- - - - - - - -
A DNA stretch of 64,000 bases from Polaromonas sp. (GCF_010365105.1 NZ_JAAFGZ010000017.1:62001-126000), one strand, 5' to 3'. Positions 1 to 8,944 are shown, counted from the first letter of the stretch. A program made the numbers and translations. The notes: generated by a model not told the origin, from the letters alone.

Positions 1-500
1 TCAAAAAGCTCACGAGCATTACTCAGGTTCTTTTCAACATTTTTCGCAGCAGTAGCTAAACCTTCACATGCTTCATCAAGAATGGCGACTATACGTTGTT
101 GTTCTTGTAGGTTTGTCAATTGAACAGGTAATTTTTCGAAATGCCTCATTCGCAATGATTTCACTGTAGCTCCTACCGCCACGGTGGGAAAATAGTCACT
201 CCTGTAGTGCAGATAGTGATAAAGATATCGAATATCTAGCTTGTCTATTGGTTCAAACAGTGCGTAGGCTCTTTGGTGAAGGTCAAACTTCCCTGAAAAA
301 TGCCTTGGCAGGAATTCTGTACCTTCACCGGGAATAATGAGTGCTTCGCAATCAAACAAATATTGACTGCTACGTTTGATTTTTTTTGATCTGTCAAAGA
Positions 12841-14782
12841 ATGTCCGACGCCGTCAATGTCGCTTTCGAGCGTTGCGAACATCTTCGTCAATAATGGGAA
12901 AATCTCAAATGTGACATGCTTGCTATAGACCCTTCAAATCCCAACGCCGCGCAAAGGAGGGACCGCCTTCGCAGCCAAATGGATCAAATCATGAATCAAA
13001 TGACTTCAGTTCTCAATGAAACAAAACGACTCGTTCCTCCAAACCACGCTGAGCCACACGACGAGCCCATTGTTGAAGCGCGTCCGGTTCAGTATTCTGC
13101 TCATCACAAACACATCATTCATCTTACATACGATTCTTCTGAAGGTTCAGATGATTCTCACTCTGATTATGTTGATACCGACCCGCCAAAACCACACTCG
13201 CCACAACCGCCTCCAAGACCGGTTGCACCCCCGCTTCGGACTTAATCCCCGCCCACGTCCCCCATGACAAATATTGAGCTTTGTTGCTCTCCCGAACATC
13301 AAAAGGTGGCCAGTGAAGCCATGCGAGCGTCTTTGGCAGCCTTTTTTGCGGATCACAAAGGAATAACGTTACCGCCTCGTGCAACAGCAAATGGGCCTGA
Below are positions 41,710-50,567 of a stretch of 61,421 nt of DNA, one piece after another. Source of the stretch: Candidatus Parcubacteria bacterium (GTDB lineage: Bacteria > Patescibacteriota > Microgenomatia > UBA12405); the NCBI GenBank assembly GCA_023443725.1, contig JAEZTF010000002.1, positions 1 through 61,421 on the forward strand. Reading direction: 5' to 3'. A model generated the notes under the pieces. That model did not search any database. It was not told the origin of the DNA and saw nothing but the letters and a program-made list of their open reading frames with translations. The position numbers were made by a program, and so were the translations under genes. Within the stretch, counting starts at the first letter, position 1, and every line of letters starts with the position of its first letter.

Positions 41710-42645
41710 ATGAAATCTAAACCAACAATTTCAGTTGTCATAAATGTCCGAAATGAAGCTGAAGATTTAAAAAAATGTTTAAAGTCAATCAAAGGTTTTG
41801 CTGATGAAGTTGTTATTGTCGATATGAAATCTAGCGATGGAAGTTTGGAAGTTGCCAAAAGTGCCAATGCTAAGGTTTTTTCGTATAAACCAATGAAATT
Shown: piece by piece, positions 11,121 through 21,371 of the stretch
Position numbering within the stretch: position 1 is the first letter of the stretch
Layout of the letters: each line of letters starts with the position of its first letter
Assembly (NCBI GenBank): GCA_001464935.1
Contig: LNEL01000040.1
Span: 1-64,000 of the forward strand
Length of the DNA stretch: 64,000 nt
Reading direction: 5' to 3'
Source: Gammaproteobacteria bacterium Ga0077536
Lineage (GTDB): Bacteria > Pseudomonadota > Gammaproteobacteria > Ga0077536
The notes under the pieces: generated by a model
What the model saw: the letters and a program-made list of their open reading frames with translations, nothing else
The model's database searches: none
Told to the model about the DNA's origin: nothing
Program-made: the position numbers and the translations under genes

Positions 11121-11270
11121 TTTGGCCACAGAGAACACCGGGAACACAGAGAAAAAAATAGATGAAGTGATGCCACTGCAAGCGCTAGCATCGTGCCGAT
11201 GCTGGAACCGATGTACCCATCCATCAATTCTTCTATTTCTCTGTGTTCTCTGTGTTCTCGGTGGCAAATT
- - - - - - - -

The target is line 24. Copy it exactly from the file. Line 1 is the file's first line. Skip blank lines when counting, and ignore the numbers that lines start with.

Length of the DNA stretch: 64,000 nt